REPORTING FROM BEIJING -- China’s Ministry of Culture abruptly pulled the plug on this year’s Confucius Peace Prize, which was launched last year after imprisoned Chinese dissident Liu Xiaobo was awarded the 2010 Nobel Peace Prize.
The Confucius prize, which carried a $15,000 award, had been touted as an opportunity to present China's "viewpoint of peace."
A brief statement posted to the ministry’s website Thursday said the organizer of the prize, the China Native Art Assn. Traditional Culture Protection Bureau, had “severely violated” ministry regulations by using an unauthorized title and holding a news conference without prior approval. The statement ordered the association to disband.
Chinese blogger and activist Wen Yunchao said the real reason was probably that authorities were embarrassed by the negative reaction to the award.
“This prize has always been a joke,” he said. “One hundred percent of comments on the Web having to do with the Confucius Prize are negative.”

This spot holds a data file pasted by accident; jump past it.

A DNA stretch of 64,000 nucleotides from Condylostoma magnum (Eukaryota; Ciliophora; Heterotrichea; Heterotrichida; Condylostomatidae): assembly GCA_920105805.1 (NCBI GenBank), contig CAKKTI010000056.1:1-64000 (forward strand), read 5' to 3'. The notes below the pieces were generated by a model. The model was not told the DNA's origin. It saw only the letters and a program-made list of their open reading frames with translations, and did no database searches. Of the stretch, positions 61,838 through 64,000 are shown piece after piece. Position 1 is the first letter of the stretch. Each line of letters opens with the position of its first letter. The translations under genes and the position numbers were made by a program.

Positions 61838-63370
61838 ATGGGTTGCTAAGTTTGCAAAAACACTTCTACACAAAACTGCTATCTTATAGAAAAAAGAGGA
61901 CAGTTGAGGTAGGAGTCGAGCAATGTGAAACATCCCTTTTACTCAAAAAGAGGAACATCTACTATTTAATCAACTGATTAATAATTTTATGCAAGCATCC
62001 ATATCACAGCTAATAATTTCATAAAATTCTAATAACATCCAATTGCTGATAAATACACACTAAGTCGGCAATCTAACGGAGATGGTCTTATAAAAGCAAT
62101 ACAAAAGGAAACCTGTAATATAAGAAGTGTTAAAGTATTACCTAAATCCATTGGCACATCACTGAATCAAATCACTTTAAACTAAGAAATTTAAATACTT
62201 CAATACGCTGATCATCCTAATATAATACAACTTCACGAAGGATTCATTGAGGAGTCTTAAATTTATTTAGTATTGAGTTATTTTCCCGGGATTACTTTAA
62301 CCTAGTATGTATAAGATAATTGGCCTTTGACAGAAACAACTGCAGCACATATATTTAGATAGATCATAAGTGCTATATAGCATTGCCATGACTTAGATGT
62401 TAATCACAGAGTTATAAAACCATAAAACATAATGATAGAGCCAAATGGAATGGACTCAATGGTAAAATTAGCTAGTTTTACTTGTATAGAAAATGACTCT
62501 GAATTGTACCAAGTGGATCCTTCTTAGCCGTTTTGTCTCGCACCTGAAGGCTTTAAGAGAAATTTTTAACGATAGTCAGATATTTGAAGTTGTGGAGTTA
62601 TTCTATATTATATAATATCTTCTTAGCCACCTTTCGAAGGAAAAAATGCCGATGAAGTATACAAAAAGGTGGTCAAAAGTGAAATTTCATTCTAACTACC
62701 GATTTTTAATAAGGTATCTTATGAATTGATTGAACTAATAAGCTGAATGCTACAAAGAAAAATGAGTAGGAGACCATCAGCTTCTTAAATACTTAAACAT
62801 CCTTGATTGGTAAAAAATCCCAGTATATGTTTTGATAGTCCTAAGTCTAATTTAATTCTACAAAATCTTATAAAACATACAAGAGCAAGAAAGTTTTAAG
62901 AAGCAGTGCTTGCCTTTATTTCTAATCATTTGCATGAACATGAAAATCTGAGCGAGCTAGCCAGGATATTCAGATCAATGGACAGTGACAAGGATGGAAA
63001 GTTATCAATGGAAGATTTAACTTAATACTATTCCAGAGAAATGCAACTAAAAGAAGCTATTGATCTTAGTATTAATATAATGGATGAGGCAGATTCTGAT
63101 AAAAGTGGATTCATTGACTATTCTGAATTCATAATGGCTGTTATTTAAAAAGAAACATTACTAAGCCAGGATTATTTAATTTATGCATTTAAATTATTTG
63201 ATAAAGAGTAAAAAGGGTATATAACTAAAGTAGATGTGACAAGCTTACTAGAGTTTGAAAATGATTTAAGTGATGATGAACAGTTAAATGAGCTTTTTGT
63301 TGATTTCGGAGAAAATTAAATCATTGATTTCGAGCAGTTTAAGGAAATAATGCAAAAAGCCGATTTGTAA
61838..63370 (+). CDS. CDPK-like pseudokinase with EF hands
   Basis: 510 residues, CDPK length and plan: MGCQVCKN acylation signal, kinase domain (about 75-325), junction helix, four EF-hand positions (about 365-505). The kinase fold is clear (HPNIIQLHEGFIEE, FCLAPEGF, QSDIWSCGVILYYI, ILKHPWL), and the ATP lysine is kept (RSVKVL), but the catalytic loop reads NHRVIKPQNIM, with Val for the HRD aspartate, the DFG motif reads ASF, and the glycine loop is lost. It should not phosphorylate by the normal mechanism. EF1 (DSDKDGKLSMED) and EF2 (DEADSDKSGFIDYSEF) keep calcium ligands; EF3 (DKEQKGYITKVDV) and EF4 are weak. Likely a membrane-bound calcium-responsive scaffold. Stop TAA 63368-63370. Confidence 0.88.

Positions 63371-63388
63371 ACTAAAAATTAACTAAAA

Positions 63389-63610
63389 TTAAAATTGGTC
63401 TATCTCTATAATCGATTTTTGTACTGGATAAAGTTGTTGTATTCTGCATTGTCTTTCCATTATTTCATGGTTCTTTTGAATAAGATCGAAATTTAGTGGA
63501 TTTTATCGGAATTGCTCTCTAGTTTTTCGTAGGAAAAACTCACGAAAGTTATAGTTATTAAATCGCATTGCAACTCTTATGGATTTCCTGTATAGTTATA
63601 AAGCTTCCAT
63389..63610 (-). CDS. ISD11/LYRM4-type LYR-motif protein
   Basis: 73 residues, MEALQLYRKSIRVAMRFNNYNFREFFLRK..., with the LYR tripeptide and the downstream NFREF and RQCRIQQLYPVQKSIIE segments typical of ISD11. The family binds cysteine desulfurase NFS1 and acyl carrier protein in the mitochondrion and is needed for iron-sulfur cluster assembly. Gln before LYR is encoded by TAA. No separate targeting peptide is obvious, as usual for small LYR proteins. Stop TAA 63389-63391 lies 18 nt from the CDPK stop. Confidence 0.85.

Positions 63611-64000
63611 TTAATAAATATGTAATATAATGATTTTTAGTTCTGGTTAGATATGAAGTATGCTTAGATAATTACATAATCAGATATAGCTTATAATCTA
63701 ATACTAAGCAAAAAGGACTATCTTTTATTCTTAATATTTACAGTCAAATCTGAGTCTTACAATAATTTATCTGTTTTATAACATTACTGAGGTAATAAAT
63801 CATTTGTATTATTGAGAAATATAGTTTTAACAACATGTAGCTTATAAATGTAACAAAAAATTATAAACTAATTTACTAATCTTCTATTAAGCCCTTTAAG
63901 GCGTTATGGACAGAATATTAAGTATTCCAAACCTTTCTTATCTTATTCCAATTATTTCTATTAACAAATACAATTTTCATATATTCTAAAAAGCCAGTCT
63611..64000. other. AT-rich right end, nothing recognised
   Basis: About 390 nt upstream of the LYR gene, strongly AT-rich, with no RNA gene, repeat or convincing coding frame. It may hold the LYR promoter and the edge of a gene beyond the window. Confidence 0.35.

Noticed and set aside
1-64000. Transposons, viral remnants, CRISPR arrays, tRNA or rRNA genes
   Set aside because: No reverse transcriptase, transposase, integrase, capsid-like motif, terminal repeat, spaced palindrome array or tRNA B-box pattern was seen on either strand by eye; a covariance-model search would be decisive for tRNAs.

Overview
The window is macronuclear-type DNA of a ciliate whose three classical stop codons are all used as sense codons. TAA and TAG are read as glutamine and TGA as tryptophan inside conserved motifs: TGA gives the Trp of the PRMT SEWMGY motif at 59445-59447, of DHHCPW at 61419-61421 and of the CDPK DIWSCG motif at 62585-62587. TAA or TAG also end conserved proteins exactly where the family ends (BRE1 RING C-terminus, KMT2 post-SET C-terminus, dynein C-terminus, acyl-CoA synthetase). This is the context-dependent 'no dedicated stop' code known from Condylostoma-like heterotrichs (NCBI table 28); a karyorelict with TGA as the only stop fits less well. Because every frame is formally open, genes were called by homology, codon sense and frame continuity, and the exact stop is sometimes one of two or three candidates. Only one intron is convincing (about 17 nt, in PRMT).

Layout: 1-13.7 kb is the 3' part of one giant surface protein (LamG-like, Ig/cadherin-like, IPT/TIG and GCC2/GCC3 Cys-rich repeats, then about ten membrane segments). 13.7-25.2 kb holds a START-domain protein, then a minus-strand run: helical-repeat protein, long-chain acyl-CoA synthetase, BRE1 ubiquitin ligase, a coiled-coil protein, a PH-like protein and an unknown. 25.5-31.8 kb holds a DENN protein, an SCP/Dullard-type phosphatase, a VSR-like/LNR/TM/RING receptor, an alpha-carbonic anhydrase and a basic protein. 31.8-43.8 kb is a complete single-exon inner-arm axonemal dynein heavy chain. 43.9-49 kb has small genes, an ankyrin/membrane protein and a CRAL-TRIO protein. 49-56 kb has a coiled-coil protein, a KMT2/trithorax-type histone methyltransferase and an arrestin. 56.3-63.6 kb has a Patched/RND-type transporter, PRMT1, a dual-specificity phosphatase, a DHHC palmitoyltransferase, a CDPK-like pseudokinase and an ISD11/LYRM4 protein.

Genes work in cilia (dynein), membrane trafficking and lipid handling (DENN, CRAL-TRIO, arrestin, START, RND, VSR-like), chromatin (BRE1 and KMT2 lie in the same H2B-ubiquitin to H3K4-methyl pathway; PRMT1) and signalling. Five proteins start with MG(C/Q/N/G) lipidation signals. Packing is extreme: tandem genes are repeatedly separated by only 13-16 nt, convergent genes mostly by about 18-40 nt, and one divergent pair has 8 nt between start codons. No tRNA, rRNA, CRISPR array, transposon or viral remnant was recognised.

Two weeks ago, the organization had announced eight nominees for this year’s prize: Russian Prime Minister Vladimir Putin; German Chancellor Angela Merkel; South African President Jacob Zuma; Gyaltsen Norbu, who was designated by China as Tibetan Buddhism's Panchen Lama; Taiwanese politician James Soong; former U.N. Secretary-General Kofi Annan; Chinese agricultural scientist Yuan Longping; and Microsoft's Bill Gates.
The first and only prize was awarded last year to Taiwanese politician Lien Chan, who did not attend the ceremony and said he had in fact never heard of it. In his place, a 6-year-old girl attended.
-- Jon Kaiman
Photo: A picture of Liu Xiaobo, serving an 11-year jail sentence in China, hangs in the Nobel Peace Center on Dec. 10, 2010. Credit: Daniel Sannum-Lauten / AFP/Getty Images